So instead of paring down my characters, I went ahead and gave them every complexity a person like myself or the kind of reader I most had in mind might have, even adding that Kyrian’s on the ace spectrum like me, and getting the word autistic on the page for both. My hope was to use all of that “too much” to help this story show, as Alesta and Kyrian find their way together through hell, how it’s community with other autistics that can lead us out of the dark and back to our authentic and accepted selves.


"It’s community with other autistics that can lead us out of the dark and back to our authentic and accepted selves."


To that end, I’d like to share some recommendations of other fantasy books with neurodivergent protagonists, in young adult and middle grade, that can help readers find themselves and understand others better -- not just this Autism Acceptance Month, but all year round.

by Ivelisse Housman (autism, young adult)

Autistic changeling Seelie and her twin sister are thieves running from the threat that Seelie’s uncontrolled magic has brought down on them, and in the middle of a heist gone sideways, run smack into another pair of adventurers who invite them on a quest for fae treasure that could hold more worth—and secrets—than any gold.

(Ed. Note: A Novel Mind's interview with Unseelie author Ivelisse Housman is here.)

by Andrew Joseph White (autism, young adult)

Silas Bell, an autistic trans boy in a Victorian England where the violet-eyed like him have the power to speak with spirits across the Veil, is sent to boarding school in hopes of making him a good wife rather than the surgeon he longs to become. But at Braxton’s Sanitorium and Finishing School, Silas finds ghosts of dead girls begging for his help and the even more horrific, inescapable threat of the patriarchy.

by Emily Thiede (ADHD, young adult)

Chosen one Alessa bungles everything, from burning bread at her parents’ bakery to killing all three potential husbands she was meant to team up with to protect their island kingdom from monsters sent as a test by the gods, her powers fatally out of control. When Alessa’s failures lead to assassination attempts as some in the kingdom try for a better chosen one, she hires a grumpy, attractive bodyguard with a troubled past of his own who strives to keep her safe and help her master her powers in time to save everyone.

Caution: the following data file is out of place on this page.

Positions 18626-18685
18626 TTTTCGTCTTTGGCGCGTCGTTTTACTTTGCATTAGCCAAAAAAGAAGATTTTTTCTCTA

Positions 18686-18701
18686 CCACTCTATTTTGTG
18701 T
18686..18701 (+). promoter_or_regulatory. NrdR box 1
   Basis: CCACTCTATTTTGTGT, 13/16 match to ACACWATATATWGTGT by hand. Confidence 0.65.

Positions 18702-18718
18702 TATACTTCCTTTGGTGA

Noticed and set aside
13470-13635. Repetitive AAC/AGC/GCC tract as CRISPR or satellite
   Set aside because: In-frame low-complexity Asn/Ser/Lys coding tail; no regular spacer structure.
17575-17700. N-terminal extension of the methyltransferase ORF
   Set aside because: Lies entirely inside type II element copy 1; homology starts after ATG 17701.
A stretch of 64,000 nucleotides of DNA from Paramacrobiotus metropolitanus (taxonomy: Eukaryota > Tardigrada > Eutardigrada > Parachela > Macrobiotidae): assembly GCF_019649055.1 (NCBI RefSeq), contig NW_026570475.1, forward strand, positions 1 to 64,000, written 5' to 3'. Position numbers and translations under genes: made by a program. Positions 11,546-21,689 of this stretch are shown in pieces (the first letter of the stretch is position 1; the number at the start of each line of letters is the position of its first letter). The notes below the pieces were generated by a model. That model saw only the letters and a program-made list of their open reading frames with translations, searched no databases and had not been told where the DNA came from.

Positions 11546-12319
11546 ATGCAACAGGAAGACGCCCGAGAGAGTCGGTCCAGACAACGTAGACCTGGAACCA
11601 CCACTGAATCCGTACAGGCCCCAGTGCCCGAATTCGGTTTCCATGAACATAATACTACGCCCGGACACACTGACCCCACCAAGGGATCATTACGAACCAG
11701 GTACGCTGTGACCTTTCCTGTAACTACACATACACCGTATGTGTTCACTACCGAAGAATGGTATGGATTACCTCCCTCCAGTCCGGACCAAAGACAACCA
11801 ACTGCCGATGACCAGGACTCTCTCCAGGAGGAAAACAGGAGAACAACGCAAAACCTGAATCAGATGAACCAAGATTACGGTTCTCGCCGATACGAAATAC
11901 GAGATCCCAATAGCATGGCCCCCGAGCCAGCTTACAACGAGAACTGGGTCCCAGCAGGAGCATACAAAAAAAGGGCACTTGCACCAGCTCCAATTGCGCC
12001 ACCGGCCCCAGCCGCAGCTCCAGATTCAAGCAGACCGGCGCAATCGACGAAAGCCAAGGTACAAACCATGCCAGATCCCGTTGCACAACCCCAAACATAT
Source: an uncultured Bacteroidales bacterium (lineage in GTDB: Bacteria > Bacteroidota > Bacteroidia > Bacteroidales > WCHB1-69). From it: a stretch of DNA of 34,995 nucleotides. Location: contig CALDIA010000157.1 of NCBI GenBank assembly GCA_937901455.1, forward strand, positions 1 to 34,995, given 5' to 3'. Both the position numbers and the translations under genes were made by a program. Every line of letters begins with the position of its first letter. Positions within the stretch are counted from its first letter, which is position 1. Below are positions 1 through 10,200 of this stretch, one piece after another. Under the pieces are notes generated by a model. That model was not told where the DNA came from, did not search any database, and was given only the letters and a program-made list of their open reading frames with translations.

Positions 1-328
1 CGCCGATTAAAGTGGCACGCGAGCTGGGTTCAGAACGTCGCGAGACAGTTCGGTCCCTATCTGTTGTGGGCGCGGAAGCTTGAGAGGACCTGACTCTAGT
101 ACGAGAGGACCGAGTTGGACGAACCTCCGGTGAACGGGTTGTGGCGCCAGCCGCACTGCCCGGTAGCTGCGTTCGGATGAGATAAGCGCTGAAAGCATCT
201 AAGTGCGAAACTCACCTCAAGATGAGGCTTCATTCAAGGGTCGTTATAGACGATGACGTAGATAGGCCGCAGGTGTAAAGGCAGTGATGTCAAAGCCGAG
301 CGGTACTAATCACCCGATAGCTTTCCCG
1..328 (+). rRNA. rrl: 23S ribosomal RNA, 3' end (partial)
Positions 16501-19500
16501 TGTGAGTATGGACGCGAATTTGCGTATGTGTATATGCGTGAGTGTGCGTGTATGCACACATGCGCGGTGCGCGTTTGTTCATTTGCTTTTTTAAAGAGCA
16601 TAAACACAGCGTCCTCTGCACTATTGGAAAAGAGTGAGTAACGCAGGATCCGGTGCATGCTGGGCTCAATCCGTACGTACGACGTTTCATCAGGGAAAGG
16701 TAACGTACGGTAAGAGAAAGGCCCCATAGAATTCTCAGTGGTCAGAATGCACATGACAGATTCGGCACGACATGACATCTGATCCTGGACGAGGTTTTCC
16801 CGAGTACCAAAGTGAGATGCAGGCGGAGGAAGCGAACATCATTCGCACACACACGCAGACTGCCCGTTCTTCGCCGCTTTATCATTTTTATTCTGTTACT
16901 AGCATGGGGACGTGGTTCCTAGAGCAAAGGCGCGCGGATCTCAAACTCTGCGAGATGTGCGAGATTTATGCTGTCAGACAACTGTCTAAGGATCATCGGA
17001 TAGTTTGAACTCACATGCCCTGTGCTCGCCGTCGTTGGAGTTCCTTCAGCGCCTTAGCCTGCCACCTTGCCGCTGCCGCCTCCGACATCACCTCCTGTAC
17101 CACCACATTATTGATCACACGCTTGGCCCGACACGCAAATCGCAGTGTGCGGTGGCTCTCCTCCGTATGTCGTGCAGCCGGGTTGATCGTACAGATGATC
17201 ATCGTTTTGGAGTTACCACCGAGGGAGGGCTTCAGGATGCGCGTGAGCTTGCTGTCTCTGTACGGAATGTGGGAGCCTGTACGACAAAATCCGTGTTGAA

by Michelle Kulwicki

(depression and PTSD, young adult)

In this mediation on grief and mental health challenges, two boys—Zan, who saved his mother’s life in exchange for 500 years of service to the Ferryman who harvests dead souls, and Bastian, who was meant to die in the car crash that claimed his mother—meet and fall in love in the liminal, memory-washed dreamscapes of the underworld, even as Zan must decide whether to turn Bastian’s soul over to his monstrous, unrelenting master.

Godly Heathens by H.E. Edgmon

(mental illness, young adult)

Nonbinary Seminole teen Gem Echols disguises their anxiety with charm, sharing their true self only with long distance Enzo, but when a strange girl claiming to know them from past lives and a murderous god of death show up, they learn they're actually a reincarnated god known as the Magician, disguised as a rural teen, and the only one who knows the location of an ancient weapon that can free all the trapped gods—who are not happy with their less-than-benevolent godly past.

by Alechia Dow (anxiety, middle grade)

Two outcast girls -- Wini, whose misguided love spell that was meant to save her family’s bakery has cursed their entire town, and Kal, whose anxiety creates its own challenges along with her mysterious estranged grandfather reentering her life and rumors of wicked magic -- team up to fix the misfired magic—and maybe fix their dads up on a date.

by Lizzie Huxley-Jones (autism, middle grade)

When autistic, myth-loving Vivi Conway pulls Excalibur from the lake, she learns she’s destined to join the fight against an evil king of the Otherworld, a quest that entails working with new friends, listening to a ghost dog, and fighting off monsters drawing from Welsh mythology—and who can say what’s the biggest challenge.

Like a Charm by Elle McNicoll (dyspraxia, middle grade)

Ramya Knox feels different from others—and not just because of her dyspraxia, but because she can see magical creatures no one else can. At her grandfather’s funeral she receives a gift that leads her and her cousin Marley into a hidden magical world that needs their protection—and into the secrets of their estranged family.


Leanne Schwartz is the autistic author of the young adult fantasies A Prayer for Vengeance and To a Darker Shore. She has spent about half her life at either the library or the local theater, where she has played Lady Macbeth, Lady Capulet, Clytemnestra, and Hera—perhaps one reason she writes such vengeful, murderous girls. When she’s not teaching English and poetry, she can be found baking pizzelle, directing scenes for the student Shakespeare festival, and singing along to showtunes. She is also the author of the adult romance My Kind of Trouble under the name L. A. Schwartz, and lives in California with her family. You can find her at